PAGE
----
Android's openness is also its weakness when it comes to malware. But some simple user education can reduce the risk, says KPMG security expert Malcolm Marshall.
The massive adoption of smartphones and tablets in 2011 was accentuated by the Christmas period sales figures. According to mobile analytics firm Flurry, close to seven million new smartphones were activated globally on Christmas Day.
In the final week of 2011, the number of downloaded apps passed the billion mark for the first time. In 2012 that level is expected to be commonplace.
Such a large market is immensely attractive to those looking to profit illegally from the boom. Using apps to deliver malicious payloads is not new but there has been a marked increase in the number of bad apps detected over the past two years.
The targeting of Android-based devices during 2011 experienced an exponential growth. Some forecasts for 2012 predict an increase in bad applications of a staggering 6,000 per cent. These include a mix of malicious applications as well as apps that breach users' privacy.
In December a number of media outlets reported that several fake versions of popular applications were removed from Android Market. A similar attack was detected in the first week of January, again affecting Android Market.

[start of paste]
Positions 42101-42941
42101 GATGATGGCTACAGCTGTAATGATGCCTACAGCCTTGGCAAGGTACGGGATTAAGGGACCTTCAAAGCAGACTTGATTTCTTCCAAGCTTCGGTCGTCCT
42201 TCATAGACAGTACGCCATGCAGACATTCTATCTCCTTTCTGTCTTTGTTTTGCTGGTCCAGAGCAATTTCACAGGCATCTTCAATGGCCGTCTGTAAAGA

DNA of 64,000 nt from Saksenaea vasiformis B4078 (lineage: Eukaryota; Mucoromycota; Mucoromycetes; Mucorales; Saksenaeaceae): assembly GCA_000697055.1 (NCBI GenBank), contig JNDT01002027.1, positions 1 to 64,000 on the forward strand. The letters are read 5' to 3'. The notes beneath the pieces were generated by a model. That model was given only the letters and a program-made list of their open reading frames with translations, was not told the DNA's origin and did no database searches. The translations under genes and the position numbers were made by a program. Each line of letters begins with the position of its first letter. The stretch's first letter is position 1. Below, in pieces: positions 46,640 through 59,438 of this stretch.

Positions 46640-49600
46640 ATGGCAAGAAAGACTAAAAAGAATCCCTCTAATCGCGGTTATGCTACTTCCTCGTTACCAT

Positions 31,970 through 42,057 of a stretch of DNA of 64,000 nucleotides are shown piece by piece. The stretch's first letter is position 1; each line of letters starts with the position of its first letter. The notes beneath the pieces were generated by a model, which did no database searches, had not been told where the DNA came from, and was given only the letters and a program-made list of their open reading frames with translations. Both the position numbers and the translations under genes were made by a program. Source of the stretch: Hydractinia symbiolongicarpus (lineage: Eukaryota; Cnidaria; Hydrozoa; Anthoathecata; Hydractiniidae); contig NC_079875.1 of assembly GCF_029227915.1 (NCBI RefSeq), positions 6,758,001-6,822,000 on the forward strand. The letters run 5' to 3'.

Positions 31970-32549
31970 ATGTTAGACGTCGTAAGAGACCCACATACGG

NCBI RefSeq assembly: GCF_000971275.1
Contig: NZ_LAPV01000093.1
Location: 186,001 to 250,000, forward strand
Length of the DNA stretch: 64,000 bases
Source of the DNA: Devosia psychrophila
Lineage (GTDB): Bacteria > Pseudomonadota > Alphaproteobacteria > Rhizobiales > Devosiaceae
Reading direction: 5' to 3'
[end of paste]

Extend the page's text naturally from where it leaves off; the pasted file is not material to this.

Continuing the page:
In both cases the apps impersonated popular games to trick users into sending text messages to premium rate numbers. This approach is an evolution of premium rate scams that have existed for a long time.
These attacks will evolve into other areas including the targeting of private information, such as identity theft and the stealing of credentials. It would not be surprising to see attacks targeted at enterprises via mobile platforms.
Most malicious applications have been identified on Android platforms. That fact is an unfortunate consequence of the operating system's great feature: openness. It is straightforward for publishers to launch a new application, and this convenience is heavily exploited to target mobile users.
Identification of malicious applications relies primarily on...
Malcolm Marshall is head of information protection and business resilience at services company KPMG in London.